• After flipping, it should take a further 3 mins or so to cook the bottom.
  • Turn out onto a nice big plate.
  • Spoon as much tomato sauce onto the base as you’d like (I generally use about half the sauce for one person)
  • Spoon your other toppings (cream cheese, veg etc) on to look as artful or messy as you wish.  This is your meal.  Own it.
  • Photograph and upload to Instagram.  Or not.
  • Devour.

 

 

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Liquid Gold Slow Cooker Stock: Domestic Goddessicity with Virtually Zero Effort

Stock or bone broth is all the rage, dontchaknow.  Everyone’s talking about it.  You can get tote bags that say ‘Boil your bones’ to carry around the Farmers Market.

I never used to think it was worth it.  All that standing over a hot stove, skimming off scum.  Not able to leave the house.

And then I discovered the slow cooker method.  And it CHANGED MY LIFE.  Now I have a freezer fully stocked with the stuff, ready to whip up a risotto or sauce or soup made with MY OWN STOCK.  Like a veritable domestic goddess.

And it takes less than half an hour of actual work.

So next time you make a Boursin Roast Chicken, why not save the bones and make this? Soon you can have a freezer stocked with liquid gold too.  And feel like a domestic goddess.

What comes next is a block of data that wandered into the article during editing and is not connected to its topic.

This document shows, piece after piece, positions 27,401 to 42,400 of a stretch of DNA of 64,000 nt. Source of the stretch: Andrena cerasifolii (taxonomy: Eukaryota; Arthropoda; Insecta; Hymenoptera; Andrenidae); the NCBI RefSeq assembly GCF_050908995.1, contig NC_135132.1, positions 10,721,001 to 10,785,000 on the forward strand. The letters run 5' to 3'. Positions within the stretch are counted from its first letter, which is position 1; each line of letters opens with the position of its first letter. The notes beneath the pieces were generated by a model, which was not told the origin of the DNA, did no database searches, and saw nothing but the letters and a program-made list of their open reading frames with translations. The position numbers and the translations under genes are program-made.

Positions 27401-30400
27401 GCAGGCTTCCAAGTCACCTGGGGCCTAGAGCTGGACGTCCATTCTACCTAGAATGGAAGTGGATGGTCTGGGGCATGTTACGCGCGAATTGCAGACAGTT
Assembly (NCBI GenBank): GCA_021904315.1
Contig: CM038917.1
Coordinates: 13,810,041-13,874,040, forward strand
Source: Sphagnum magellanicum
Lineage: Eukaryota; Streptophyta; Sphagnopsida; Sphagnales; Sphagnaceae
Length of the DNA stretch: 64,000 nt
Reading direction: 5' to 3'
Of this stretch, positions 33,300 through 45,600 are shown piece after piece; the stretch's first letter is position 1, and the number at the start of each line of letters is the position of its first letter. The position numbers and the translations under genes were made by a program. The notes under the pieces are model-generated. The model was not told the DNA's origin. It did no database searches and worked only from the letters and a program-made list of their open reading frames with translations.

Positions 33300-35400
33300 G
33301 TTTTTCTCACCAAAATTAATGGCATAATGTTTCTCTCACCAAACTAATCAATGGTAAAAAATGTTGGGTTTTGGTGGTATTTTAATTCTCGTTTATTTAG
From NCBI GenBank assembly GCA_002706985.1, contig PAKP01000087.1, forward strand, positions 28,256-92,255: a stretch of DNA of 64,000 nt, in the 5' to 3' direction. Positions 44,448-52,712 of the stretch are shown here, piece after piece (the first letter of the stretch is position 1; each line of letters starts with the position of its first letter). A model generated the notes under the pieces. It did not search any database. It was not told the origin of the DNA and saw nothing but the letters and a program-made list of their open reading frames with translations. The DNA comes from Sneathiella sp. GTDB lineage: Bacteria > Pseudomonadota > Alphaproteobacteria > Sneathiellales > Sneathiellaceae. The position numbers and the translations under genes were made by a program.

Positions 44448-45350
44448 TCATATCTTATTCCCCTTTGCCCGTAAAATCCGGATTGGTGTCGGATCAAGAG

I usually pop the stock on after a Sunday lunch to give it a good 4 hours or so on high power, then turn it down to low when I go to bed and leave it on low until I get back from work the following day.  That gives it about 20 hrs in the slow cooker.  I think it needs a good 12 hours in total, and I am of a view that the longer you cook it the better the stock, but if you’re time limited just cook it overnight.

stock

 

makes about 1.6 litres of stock.

  • A roast chicken carcass, stripped of all its meat (save that for any number of left over chicken recipes.) (Any really dry or chewy looking bits of meat can go in the stock for extra flavour)
  • One white onion, skin left on for colour, halved.
  • 1-2 sticks of celery, rinsed of any grit.
  • 1-2 carrots, scrubbed but not peeled.
  • 2 litres cold water (or as much as you can get in the slow cooker)